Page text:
Need help: Open Ground Problem

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  #1  
Old 10-02-04, 06:05 PM
Hammer77
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Unhappy Need help: Open Ground Problem

I have a wiring problem with which I could use some help. Here's the scoop: Sometime within the last 6 mos. the blower fan for my wood-burning fireplace stopped working. I suspected the fan itself broke, but I tested the continuity of the single-pole wall switch that controlled the fan first (it's a much easier fix!). When the switch tested out ok, I went through the hassel of removing the blower fan. Before junking the fan after removal I tested it in a near-by outlet using its now bare wire leads, and to my surprise it still worked! So, I went back to the wall switch box for more testing. After turning off the circuit breaker and removing the switch I turned the circuit breaker back on, leaving the 2 wires previously leading to the switch bare. I placed the wires across a 3-prong recepticle analyzer and it gave a reading of open ground. A neon circuit tester will light if the leads are connected to the white (neutral) wire leading to the switch and the ground wires bundled in the switch box! The tester will not light if connected to the black (hot) wire and ground, and will light very faintly if connected to the hot & neutral wires.

More info: The circuit which contains the blower fan switch also contains many standard receptacles, but no other switches. All of the receptables test as "correctly wired" using a recepticle analyzer. Nothing else on the circuit seems to be affected besides the switch/blower fan.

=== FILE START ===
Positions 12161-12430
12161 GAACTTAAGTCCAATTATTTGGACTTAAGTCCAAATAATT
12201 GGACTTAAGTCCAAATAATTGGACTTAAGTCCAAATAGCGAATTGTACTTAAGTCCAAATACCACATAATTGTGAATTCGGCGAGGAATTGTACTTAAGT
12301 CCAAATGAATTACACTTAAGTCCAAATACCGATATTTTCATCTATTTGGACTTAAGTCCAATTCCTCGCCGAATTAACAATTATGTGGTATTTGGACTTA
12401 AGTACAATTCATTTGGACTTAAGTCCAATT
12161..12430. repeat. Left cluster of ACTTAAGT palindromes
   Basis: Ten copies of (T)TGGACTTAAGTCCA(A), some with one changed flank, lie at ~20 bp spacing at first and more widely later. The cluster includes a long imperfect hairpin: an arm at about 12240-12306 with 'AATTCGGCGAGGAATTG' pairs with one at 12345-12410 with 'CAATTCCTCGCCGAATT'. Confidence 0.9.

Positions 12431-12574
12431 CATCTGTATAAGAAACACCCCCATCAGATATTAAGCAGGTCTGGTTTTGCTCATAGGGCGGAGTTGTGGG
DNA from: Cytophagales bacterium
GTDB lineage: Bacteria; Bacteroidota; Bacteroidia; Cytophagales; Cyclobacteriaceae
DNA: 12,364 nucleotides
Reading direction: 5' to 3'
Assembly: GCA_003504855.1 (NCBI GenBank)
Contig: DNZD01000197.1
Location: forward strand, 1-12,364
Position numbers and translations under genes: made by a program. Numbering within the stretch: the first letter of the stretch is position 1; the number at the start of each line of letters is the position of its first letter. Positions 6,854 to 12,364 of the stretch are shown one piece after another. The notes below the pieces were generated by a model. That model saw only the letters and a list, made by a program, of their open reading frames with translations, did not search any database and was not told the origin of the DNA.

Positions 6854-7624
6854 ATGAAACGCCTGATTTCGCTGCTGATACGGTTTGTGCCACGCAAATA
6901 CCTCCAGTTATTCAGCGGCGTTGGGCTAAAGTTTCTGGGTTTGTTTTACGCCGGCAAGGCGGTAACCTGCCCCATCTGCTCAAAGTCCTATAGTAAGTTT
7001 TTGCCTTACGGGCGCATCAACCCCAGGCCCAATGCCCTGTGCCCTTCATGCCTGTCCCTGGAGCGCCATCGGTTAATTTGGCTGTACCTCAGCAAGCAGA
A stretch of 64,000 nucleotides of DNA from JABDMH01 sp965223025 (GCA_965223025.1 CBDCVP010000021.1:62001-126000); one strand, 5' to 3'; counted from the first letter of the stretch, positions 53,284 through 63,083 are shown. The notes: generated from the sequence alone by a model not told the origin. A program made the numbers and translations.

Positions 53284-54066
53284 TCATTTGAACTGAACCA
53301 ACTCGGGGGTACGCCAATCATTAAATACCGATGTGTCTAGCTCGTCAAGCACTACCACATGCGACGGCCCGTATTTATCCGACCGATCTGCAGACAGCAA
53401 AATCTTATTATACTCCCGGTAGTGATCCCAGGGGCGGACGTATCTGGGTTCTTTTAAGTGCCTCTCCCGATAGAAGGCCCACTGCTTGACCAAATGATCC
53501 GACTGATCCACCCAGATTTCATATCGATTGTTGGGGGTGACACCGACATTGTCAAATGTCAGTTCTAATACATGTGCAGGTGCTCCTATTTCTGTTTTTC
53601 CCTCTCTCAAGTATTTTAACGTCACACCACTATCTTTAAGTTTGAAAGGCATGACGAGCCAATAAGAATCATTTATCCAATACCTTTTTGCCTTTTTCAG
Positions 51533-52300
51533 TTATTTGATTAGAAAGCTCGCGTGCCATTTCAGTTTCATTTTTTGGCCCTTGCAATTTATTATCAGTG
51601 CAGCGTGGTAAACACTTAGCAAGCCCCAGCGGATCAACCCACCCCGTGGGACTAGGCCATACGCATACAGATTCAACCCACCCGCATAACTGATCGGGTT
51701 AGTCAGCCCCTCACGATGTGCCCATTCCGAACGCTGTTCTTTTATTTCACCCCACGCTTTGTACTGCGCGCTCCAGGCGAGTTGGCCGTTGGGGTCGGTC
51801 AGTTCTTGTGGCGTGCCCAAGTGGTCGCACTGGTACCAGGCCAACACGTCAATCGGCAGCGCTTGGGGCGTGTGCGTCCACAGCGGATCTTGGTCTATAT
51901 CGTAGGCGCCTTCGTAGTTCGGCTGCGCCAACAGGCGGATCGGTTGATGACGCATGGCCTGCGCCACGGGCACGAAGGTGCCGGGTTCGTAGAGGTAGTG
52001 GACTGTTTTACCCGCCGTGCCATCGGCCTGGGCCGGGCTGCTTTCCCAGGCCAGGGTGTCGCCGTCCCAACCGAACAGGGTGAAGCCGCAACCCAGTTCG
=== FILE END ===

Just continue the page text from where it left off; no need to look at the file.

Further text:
Anybody have any ideas on how I can fix this problem? Thanks!
 
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  #2  
Old 10-02-04, 06:30 PM
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Your testing procedure is flawed. And don't call a white wire attached to the switch a "neutral" because it is not. Because you seem to have a switch loop (only two wires in the switch box, right?), most testing at the switch box is useless.

Let's go back to the box which housed the connections of the fan itself. How many wires are in that box, what are their colors, and how was everything connected before you removed the fan?
 
  #3  
Old 10-02-04, 09:22 PM
Hammer77
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Originally Posted by John Nelson
Your testing procedure is flawed. And don't call a white wire attached to the switch a "neutral" because it is not. Because you seem to have a switch loop (only two wires in the switch box, right?), most testing at the switch box is useless.

Let's go back to the box which housed the connections of the fan itself. How many wires are in that box, what are their colors, and how was everything connected before you removed the fan?
OK, I believe my testing could be flawed, but I don't believe any electrical work was done in my house recently. One day the fan just didn't work. Doesn't a 'switch loop' suggest incorrect wiring? The fan had previously worked correctly for a period of many years.